Posted by: kevinliebl | September 4, 2010

The Only Thing that is Constant is Change

the only thing that is constant is changeMy wife and I dropped our children off for the first day of school this past week.  They were clearly upset that summer was over and that they had to go back to school.  I took the opportunity to attempt to teach them a life-lesson and reminded them that “change” is part of life.  It happens whether you want it to or not.  Summer is over.  Fall is coming fast.  School is beginning.  Dad is starting a new job.  Change is all around us.  I used one of my favorite dad quotes, “The only thing that is constant is change”.  Change is good.  It is nature’s way of cleaning out the old, and bringing in the new.  I was fairly eloquent, but when I looked back in the minivan, I realized that they were all listening to their iPods and missed the entire speech.  Oh well, it is tough being a parent.

Throughout my career, I have had good jobs, bad jobs, mediocre jobs and times when I was in transition.  In each case, I had to remind myself (and others around me) that none of these phases last forever.  The good times will leave, and so will the bad times.

In this economy, at least one out of every ten people are out of work.  Starbucks is doing great because everyone who is in transition is “networking” at your local coffee shop.  Dry Cleaners are doing poorly because less people are dropping off their shirts to be laundered.  Let’s look forward to the day that Starbucks is struggling and the dry cleaners are profitable again.

Bud Light Real Men of GeniusOne of the commercials that always makes me smile is Bud Light’s “Real Men of Genius”.  As a marketing guy, I think the campaign is brilliant and it’s timing couldn’t be better.  It salutes the “unsung heroes in the job force”, such as the Boneless Buffalo Wing Inventor or the Wedding Band Guitar Player.  While most of us don’t want those jobs, the truth is that we are all learning to find our unique value that we can add to the workforce.  We are learning the importance of differentiating ourselves and finding our unique positioning.  The world needs CEOs, but it also needs mid-level managers, entry-level employees, inventors, administrators and “giant foam finger makers”.  The key is to align your skills sets with the requirements of the market.  We will all need to reinvent ourselves several times in our careers.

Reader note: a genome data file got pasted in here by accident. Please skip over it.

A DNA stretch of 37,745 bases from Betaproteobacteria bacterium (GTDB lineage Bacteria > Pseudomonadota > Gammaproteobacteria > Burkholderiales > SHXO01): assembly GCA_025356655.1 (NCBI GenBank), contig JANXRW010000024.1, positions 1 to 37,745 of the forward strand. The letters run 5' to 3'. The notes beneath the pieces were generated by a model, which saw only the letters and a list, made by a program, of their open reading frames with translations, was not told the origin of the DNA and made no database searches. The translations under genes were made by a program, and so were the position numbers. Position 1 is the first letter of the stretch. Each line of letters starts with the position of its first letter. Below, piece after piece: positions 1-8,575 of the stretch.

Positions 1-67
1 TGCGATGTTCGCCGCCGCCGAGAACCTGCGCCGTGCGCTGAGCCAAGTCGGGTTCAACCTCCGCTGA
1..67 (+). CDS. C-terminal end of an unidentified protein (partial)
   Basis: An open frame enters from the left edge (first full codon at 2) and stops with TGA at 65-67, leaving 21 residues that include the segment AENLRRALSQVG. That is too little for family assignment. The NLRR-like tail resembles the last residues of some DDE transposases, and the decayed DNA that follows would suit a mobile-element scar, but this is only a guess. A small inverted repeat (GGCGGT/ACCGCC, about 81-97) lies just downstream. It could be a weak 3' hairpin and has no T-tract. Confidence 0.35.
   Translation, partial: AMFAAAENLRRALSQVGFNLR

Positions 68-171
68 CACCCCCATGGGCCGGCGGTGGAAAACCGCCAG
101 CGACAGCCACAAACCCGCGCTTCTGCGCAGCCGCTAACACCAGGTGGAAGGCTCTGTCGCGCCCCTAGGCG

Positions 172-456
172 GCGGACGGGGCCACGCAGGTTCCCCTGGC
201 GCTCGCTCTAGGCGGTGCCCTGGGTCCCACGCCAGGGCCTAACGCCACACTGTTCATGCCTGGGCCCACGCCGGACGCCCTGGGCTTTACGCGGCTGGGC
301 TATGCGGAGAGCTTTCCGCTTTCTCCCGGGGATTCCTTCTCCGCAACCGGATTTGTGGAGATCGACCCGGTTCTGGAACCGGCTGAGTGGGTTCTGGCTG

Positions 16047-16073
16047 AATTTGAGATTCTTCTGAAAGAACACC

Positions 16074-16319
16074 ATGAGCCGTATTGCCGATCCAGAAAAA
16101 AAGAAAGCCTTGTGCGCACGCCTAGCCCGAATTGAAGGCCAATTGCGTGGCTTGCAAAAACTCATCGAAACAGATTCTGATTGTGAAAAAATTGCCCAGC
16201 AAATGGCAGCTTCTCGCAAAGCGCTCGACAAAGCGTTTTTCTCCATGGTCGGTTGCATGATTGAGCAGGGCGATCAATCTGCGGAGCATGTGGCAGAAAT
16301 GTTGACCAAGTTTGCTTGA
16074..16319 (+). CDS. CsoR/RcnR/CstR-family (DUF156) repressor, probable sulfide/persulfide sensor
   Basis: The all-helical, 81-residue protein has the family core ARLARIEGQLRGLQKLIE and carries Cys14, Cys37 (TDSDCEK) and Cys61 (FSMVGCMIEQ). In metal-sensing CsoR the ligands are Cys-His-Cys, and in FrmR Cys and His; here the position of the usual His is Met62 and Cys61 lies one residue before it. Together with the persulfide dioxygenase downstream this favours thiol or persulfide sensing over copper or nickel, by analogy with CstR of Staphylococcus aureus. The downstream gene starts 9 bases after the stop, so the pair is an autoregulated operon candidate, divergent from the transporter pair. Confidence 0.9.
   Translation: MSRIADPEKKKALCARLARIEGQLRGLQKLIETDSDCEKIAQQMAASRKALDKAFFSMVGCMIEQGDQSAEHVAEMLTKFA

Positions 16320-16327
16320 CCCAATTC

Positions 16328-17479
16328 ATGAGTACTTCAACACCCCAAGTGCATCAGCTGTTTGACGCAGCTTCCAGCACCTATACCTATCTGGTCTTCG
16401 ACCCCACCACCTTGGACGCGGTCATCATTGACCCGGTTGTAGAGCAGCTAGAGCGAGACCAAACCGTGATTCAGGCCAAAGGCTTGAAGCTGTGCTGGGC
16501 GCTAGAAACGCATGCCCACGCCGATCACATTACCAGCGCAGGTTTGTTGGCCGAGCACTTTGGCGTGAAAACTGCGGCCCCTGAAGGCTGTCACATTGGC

Most people don’t realize the irony in the Bud Light commercials.  They are a parody of themselves.  The terrible lounge singer who repeats the announcer’s comments over poorly arranged piano music is the former lead singer from the 1980’s rock band Survivor.  Here is a guy who had a Grammy Award winning, Platinum, #1 Billboard hit with the Rocky song “Eye of the Tiger”.  They were once at the top of their game.  Today, he was smart enough (and humble enough) to take the job of an off-key, lounge singer in a radio commercial and is making a very good living doing it.  So, here’s to you, “Mr. Washed up 80’s Lead Singer, Singing Lounge Music for Beer Commercials”!  Nice job reinventing yourself and doing what you love for a living.

Change is inevitable.  Change is good.  You just need to be open minded to new opportunities that present themselves.  To use another dad quote – “Life isn’t tied with a bow, but it’s still a gift.  Enjoy every minute of it.”

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Responses

  1. “Real Men of Genius” is a long-running favorite of mine as well. But many people don’t realize or remember that the campaign had to undergo it’s own reinvention. It was originally called “Real American Heroes” — until 9/11/01. After that, the real heroes were considered to be firefighters, police and first-responders. So Bud Light changed the title of the whole campaign so as not to downplay the role of actual heroes.


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